"If it doesn’t work out, it looks like you don’t know what you are doing,” he said.
As an aside, let me say I find it perfectly logical that people should feel this way. Most “agents” – those who invest the money of others – will benefit little from bold decisions that work but will suffer greatly from bold decisions that fail. The possibility of receiving an “attaboy” for a few winners can’t balance out the risk of being fired after a string of losers. Only someone who’s irrational would conclude that the incentives favor boldness under these circumstances. Similarly, members of a non-profit organization’s investment committee can reasonably conclude that bearing the risk of embarrassment in front of their peers that accompanies bold but unsuccessful decisions is unwarranted given their volunteer positions.
I’m convinced that for many institutional investment organizations the operative rule – intentional or unconscious – is this: “We would never buy so much of something that if it doesn’t work, we’ll look bad.” For many agents and their organizations, the realities of life mandate such a rule. But people who follow this rule must understand that by definition it will keep them from buying enough of something that works for it to make much of a difference for the better.
In 1936, the economist John Maynard Keynes wrote in The General Theory of Employment, Interest and Money, “Worldly wisdom teaches that it is better for reputation to fail conventionally than to succeed unconventionally” [italics added]. For people who measure success in terms of dollars and cents, risk taking can pay off when gains on winners are netted out against losses on losers. But if reputation or job retention is what counts, losers may be all that matter, since winners may be incapable of outweighing them. In that case, success may hinge entirely on the avoidance of unconventional behavior that’s unsuccessful.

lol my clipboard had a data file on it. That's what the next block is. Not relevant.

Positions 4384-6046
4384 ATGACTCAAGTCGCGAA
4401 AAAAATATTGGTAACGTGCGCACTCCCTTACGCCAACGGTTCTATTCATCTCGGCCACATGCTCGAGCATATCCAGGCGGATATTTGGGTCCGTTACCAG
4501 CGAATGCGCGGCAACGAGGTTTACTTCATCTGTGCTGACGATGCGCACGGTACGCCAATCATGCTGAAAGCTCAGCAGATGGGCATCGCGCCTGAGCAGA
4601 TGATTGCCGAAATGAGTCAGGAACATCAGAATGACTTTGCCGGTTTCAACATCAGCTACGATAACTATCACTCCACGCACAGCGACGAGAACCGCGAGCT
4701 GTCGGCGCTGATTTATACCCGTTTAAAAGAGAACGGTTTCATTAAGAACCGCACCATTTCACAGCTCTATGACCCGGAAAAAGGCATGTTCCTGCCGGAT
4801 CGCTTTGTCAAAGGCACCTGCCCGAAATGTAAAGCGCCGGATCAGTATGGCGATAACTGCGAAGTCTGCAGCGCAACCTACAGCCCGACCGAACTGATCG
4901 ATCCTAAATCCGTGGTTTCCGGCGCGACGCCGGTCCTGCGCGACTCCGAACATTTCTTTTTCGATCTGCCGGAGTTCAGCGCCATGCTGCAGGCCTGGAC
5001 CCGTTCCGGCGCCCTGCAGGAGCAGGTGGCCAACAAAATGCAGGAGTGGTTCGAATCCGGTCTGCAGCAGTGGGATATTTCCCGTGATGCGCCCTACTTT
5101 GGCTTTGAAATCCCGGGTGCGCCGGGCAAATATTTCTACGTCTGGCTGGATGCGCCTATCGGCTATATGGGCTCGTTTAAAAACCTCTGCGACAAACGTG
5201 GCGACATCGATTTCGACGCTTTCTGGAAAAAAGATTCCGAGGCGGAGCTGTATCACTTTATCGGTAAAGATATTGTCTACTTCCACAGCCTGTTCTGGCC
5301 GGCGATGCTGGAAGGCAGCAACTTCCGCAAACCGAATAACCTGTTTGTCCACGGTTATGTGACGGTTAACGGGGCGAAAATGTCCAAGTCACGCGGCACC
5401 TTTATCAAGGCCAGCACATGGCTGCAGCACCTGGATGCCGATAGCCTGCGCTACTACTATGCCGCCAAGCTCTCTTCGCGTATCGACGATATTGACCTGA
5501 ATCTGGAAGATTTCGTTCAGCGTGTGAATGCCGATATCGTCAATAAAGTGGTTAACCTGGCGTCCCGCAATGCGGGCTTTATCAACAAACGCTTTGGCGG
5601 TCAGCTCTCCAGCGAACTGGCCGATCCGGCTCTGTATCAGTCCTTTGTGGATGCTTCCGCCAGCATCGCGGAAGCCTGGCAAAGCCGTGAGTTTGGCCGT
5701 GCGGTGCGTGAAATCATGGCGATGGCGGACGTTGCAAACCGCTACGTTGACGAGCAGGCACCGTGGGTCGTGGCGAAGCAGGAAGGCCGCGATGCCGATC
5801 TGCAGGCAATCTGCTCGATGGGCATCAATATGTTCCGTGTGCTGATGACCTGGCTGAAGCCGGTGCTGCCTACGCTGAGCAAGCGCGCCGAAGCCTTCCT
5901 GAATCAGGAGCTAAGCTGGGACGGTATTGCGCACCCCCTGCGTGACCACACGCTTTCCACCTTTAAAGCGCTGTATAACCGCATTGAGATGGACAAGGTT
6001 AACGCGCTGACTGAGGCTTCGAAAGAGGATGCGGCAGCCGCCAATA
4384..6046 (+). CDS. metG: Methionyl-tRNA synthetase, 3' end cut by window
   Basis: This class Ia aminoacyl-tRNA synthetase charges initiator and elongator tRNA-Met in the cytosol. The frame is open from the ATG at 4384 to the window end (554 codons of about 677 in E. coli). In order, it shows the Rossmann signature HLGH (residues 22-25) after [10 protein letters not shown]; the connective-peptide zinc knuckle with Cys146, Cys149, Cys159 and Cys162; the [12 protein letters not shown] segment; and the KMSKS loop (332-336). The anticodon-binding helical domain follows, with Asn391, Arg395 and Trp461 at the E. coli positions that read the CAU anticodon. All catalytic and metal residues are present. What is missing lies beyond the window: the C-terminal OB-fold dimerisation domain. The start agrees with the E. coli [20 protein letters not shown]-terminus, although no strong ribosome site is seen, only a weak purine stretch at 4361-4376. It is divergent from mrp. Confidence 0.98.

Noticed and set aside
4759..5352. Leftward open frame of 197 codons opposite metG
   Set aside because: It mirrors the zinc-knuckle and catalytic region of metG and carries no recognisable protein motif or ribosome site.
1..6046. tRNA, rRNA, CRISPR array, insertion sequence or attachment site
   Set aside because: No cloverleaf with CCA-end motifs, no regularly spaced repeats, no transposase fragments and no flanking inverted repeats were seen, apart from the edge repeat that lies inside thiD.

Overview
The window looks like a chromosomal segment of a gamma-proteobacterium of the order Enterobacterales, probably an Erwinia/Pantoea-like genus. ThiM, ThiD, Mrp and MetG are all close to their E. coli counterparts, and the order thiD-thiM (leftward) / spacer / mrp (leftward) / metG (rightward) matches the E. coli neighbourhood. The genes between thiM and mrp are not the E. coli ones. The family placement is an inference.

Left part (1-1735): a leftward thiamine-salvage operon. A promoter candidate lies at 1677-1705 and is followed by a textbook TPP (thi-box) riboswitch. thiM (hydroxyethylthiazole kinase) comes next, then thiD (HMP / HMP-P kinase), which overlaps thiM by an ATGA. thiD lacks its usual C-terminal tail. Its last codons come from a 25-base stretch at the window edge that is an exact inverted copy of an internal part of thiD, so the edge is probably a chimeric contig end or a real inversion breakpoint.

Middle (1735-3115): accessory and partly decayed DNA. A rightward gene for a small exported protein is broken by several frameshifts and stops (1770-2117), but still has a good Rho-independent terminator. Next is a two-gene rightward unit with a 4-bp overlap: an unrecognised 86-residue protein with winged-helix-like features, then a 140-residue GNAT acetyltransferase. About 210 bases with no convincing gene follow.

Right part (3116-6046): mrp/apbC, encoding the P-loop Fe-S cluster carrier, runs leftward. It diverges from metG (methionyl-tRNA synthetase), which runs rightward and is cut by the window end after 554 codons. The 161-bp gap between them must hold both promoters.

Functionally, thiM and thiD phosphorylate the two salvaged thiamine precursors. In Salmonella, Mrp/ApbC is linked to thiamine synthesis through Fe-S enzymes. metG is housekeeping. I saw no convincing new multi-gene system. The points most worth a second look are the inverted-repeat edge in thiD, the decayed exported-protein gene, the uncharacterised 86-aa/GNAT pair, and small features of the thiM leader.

Often the best way to choose between alternative courses of action is by figuring out which has the highest “expected value”: the total value arrived at by multiplying each possible outcome by its probability of occurring and summing the results. As I learned from my first textbook at Wharton fifty years ago (Decisions Under Uncertainty by C. Jackson Grayson, Jr.), if one act has a higher expected value than another and “. . . if the decision maker is willing to regard the consequences of each act-event in purely monetary terms, then this would be the logical act to choose. Keeping in mind, however, that only one event and its consequence will occur (not the weighted average consequence),” agents may not be able to choose on the basis of expected value or the weighted average of all possible consequences. If a given action has potential bad consequences that are absolutely unacceptable, the expected value of all of its consequences – both good and bad – can be irrelevant.